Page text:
This report makes up, with the country studies it draws on, a comparative case study which examines the legal rules and practices related to the exercise of the right to vote, including eligibility and representation aspects, and aims to explore the extent to which these enable the participation and representation of all community members. It focuses in particular on the voting rights of foreigners, prisoners, citizens living abroad, and persons with (mental) disabilities. This is fully in keeping with the approach in the task description in the ETHOS grant agreement which states, inter alia, that deliverable 3.4 will be a “comparative case study which examines the legal rules and practices related to the exercise of the right to vote… with a particular focus on the voting rights of foreigners, prisoners, citizens living abroad, and persons with (mental) disabilities (European Commission 2016, p. 22, emphasis added). Mapping the contours of the right to vote in European states show this right to be a fundamental yet limited expression of some key features of justice as understood by and institutionalized through the law. The groups this study has focused on – convicted prisoners, disabled persons, foreigners and citizens living abroad – are disparate, and illuminate different aspects of the matter under examination. When it comes to convicted prisoners, the general trend is towards increasing electoral participation and a gradual expansion of the franchise. The franchise for disabled persons raises different questions. The trend, as for convicted prisoners, has been toward the expansion of the franchise for disabled persons, especially for mentally disabled persons who were hitherto widely disenfranchised. That is not the case for mentally disabled persons. Though the CRPD has made some advances in this area also, it remains fairly common for mentally disabled persons who do not have legal capacity to be denied the right to vote. The final groups that have been examined are foreigners and citizens living abroad. On the whole, foreigners are excluded from the national franchise in the countries under study, although there are broad exceptions for elections for the European Parliament and municipal elections. If it is the case that the franchise has been evolving in a particular direction for convicted prisoners (towards a wider franchise) and physically disabled persons (towards greater state obligations), there is much less clarity as to whether there is a development towards thinking v that foreigners ought to be given greater rights of political participation in the communities and countries where they live.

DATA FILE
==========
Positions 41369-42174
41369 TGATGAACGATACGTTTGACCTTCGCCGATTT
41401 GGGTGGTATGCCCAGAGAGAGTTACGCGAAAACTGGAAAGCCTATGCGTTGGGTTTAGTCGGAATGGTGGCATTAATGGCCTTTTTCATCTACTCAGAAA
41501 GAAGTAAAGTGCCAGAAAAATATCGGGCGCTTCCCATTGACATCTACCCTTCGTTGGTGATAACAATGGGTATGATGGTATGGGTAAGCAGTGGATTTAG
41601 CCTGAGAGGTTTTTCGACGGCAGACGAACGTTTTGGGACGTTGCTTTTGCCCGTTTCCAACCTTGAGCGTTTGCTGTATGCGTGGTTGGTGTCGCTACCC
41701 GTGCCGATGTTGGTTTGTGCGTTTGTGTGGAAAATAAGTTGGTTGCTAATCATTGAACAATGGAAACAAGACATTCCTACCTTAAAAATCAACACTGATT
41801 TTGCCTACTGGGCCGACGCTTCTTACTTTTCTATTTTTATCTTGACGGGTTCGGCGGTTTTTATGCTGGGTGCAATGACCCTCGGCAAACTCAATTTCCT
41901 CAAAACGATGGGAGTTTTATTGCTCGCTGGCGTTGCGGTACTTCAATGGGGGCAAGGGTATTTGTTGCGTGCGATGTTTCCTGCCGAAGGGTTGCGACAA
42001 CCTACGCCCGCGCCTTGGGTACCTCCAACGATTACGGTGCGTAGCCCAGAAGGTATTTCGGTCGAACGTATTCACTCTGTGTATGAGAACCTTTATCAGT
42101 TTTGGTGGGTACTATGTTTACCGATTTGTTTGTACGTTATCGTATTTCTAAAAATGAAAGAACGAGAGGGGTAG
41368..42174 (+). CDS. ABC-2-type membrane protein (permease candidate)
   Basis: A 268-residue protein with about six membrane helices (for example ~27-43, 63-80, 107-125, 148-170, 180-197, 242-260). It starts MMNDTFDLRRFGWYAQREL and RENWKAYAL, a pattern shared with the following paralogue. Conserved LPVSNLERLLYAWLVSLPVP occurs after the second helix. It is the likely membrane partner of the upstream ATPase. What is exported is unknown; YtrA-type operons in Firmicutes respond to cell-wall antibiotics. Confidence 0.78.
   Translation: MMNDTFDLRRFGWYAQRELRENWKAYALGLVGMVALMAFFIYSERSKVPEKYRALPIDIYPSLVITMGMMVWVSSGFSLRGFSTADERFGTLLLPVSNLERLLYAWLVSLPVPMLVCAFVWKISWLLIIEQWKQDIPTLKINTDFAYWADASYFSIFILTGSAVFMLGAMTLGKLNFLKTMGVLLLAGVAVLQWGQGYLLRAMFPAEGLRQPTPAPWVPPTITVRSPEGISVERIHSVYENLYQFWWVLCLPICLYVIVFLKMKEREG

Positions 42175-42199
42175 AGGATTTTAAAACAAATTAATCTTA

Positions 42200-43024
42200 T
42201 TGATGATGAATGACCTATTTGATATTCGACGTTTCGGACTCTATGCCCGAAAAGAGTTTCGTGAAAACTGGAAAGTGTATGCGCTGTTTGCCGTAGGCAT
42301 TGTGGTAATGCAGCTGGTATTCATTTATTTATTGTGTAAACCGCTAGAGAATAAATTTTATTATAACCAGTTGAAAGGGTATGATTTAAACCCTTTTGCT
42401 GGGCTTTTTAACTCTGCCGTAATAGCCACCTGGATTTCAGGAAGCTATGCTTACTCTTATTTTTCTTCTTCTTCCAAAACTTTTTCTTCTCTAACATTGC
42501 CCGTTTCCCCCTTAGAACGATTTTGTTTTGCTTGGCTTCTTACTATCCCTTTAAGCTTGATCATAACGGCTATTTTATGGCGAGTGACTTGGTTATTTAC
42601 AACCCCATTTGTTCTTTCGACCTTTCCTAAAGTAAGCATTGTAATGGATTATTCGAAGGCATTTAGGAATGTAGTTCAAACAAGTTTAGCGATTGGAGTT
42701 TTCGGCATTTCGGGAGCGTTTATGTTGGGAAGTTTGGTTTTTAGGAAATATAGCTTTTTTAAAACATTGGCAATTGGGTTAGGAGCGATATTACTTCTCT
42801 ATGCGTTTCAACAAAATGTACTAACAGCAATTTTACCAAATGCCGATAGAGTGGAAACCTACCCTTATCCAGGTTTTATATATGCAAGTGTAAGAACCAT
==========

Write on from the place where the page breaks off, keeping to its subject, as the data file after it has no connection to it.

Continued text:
Tom Theuns, A Comparative Study on the Right to Vote for Convicted Prisoners, Disabled Persons, Foreigners and Citizens Living Abroad, Ethos Reports, 2020.